He says The Chronicle seems to have become an employment agency that specialises in training media workers exclusively for The Guardian.

“This year has been exceptionally difficult one for The Chronicle with little advertising coming our way and certainly not from government. We bow out gracefully, hopefully having lost this little battle but winning the war,” declares Jamieson.

He says in the letter, that in the last year his newspaper has lost seven different key employees to The Guardian which pays better.

“I believe there is conspiracy to reduce the independent media to nothing so that there is no alternative voice for the people,” said Jamieson in another letter which he wrote to the Duwa Mutharika, Managing Director of The Guardian.

“We note with concern that your company has, on several occasions approached and effectively persuaded our staff to immediately resign from The Chronicle to join your Newspaper,” he says in the letter.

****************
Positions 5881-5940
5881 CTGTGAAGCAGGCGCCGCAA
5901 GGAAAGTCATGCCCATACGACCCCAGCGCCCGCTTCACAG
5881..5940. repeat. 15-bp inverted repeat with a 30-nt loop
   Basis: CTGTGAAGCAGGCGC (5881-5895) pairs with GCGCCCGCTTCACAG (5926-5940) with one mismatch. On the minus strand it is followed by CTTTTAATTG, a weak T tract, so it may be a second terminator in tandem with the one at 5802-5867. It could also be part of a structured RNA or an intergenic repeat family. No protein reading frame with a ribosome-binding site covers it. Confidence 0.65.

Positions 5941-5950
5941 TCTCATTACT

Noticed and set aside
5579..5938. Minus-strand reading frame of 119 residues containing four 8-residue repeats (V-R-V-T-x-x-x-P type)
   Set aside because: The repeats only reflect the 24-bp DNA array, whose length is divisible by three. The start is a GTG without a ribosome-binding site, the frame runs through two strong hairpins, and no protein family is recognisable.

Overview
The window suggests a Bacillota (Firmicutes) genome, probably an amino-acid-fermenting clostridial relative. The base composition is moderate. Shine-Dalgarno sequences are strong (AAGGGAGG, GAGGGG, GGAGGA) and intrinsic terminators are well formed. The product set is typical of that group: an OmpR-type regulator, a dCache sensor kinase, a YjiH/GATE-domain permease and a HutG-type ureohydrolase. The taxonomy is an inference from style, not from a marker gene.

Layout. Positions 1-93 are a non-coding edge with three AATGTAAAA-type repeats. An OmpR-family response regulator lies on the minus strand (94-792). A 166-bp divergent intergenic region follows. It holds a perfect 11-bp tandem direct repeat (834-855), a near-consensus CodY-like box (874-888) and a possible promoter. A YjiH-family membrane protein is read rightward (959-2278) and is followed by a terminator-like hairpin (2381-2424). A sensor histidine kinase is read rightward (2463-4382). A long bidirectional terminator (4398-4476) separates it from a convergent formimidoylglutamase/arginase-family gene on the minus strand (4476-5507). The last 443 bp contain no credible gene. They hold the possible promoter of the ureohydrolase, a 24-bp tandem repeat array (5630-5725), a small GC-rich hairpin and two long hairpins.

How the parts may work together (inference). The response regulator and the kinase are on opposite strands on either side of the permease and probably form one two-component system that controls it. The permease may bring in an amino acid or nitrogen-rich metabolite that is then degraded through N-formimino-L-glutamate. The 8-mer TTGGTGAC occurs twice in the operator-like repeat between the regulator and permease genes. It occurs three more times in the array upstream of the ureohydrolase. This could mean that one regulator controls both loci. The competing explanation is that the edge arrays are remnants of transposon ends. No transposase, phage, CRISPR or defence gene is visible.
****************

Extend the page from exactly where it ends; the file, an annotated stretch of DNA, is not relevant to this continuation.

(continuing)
He is accusing The Guardian of putting in place an employment strategy which has not only targeted The Chronicle but also other independent media such as The Courier and The Dispatch.

In their Monday issue, The Guardian hit back at The Chronicle.

In her letter to The Chronicle which she published in her Monday issue, Duwa described accusations in Jamieson’s letter to her as malicious and untrue.

“I have on many occasions come to my office to see members of your staff waiting to ask me for employment. My recent hires have come after an intensive in-house advertising campaign. Many members of your staff responded to my advertisement and some were hired after multiple interviews,” contends Mutharika in her letter.